He was just doing his job
While down south visiting mom, I go for a ritual walk in my old neighborhood through a local museum’s grounds towards the waterfront to chill and read a book.
The moment I stroll onto the grounds, I’m confronted by a security guard whizzing up on a golf cart.
He tells me I must leave the property and enter through their main entrance a half a mile away. And that I have to check in at their front desk.
I’m momentarily befuddled — in all my decades of being here there’s never been an issue walking through the museum’s sprawling backyard. I tell him I’m halfway to the main entrance so I’ll continue there and do the thing he wants.
He shakes his head no, tells me I must backtrack all the way back out and then loop around to the “official” entrance on the street.
It’s hot and I think he’s being entirely unreasonable so I tell him don’t be silly and that I’ll keep going the way I’ve been going. I blow him off and walk away, leaving him idling in his cart.
I think he too was befuddled by my act of resistance since he didn’t chase after and mow me down. Or maybe it was his youth dealing with a recalcitrant older man like myself?
At any rate, I make it across the grounds to their entrance, grab a coffee from their cafe and make my way to the waterfront. Another guard (in a golf cart, of course) stops me and says I must pay and wear a band. Ugh.
I ask him what’s changed, that all these years the grounds were open to everyone. He says, “COVID.”
I get the change part… but Covid while outdoors on these huge grounds with most people inside the museum? He shrugs as if to say, it is what it is. I tilt my head in reply as if to say don’t bullshit me, it’s about money.
Silent comms completed, I shrug, turn and make my way back out of the museum grounds per the guard’s request and detour to the nearby college which also has a waterfront and is mercifully open to all still.
I make it to the promised ocean, sink into a lawn chair by the water and let out a long exhale. It’s beautiful with salty breezes wafting in and a light drizzle from the skies to calm my spirit.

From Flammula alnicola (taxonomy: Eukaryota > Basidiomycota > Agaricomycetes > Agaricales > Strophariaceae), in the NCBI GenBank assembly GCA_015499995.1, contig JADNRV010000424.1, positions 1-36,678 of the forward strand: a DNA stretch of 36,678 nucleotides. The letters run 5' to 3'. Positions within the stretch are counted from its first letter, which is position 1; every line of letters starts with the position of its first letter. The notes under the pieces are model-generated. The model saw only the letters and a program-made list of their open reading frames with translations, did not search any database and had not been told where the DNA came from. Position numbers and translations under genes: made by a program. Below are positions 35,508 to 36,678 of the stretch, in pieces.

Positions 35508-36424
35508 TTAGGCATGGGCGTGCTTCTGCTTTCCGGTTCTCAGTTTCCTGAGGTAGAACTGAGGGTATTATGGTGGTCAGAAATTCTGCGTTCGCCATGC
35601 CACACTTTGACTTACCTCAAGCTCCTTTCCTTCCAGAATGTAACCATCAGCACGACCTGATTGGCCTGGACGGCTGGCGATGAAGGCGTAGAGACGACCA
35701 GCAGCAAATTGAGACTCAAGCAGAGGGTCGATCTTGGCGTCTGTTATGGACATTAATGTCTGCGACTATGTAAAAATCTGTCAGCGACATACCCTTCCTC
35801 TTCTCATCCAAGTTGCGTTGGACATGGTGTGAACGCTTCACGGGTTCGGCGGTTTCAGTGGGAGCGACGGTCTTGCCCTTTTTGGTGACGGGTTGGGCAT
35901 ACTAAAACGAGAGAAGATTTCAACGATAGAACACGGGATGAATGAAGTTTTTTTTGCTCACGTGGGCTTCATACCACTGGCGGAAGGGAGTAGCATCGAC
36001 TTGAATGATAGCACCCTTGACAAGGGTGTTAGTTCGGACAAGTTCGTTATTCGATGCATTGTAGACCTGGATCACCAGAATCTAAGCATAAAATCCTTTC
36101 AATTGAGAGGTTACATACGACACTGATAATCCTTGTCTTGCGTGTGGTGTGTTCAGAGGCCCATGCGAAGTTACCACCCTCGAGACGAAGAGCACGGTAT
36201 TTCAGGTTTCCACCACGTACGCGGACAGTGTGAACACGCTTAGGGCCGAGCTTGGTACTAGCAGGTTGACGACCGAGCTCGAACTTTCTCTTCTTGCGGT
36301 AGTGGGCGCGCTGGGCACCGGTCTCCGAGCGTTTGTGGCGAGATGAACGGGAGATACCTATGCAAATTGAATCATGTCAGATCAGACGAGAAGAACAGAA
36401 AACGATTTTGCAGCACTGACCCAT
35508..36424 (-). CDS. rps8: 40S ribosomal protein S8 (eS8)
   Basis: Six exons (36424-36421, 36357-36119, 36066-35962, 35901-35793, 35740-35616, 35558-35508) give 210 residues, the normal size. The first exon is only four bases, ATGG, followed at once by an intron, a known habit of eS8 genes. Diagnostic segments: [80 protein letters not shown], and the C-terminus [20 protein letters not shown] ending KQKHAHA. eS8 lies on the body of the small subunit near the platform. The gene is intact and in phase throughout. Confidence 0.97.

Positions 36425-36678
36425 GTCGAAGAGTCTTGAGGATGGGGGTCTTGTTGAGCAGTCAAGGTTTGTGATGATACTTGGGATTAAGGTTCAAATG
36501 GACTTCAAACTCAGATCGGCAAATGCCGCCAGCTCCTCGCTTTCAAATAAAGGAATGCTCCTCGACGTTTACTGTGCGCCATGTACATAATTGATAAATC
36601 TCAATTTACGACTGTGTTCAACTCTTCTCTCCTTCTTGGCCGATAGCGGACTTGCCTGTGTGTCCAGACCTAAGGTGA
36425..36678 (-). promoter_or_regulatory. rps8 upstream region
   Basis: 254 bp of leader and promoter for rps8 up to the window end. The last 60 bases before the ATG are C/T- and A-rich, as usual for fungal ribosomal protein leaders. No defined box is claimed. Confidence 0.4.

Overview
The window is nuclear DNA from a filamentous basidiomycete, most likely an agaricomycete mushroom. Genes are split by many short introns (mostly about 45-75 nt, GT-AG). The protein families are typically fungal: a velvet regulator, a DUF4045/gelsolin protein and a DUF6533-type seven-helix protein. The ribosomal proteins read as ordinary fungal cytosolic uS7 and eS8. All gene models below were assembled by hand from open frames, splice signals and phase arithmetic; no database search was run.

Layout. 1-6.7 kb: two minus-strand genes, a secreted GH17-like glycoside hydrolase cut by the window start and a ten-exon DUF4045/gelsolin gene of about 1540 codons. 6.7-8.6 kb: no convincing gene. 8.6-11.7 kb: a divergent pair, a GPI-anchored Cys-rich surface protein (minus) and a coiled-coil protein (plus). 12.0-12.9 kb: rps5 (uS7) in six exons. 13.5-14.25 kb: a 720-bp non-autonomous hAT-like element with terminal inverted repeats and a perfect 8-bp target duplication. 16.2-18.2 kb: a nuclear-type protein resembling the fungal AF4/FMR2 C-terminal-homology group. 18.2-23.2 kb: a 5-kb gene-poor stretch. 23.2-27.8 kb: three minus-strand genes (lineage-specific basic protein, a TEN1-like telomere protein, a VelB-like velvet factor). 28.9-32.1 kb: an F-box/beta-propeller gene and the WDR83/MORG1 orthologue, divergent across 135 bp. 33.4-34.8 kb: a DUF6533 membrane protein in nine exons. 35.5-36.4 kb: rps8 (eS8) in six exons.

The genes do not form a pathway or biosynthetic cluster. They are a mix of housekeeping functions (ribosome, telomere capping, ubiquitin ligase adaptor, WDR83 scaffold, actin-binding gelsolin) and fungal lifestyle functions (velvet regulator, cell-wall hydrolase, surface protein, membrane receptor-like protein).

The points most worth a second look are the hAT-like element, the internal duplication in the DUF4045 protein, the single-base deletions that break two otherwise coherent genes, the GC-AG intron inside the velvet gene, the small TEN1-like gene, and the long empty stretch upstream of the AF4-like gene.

But I can’t find peace. I’m bothered. Yes, a bit by getting kicked out of my lifelong “backyard” at the museum that I’d always roamed freely before.
Yet I’m bothered more by how I responded to the young security guard. He was just doing his job and had nothing to do with the museum’s change of policy. I’m unsettled and can’t meditate or read or write.
I pick my stuff up and make my way back to the museum. I stop at the entrance to my now prohibited shortcut and look down the side road where the guards usually patrol. I see the kid way down at the end and wave my arms at him to come.
He hesitates and doesn’t budge. He’s probably wondering what the crazy old dude wants now.
I wave again more emphatically (and friendlily) trying to appear as unthreatening as possible.
After a moment’s pause he starts up the cart and warily rolls my way. As he gets close, I make a conciliatory gesture with my hands and say I’ve been thinking of how I acted towards him and I wanted to apologize.
I tell him I know he was just doing his job and it wasn’t his fault changes were made. And that I was being a cranky old coot.
His body language visibly relaxes. “I really appreciate you saying that, thank you so much!”
I smile, he smiles, and we bump fists and part ways with peace in our hearts.
NOTE TO SELF: Don’t start becoming that old coot you swore you’d never be.
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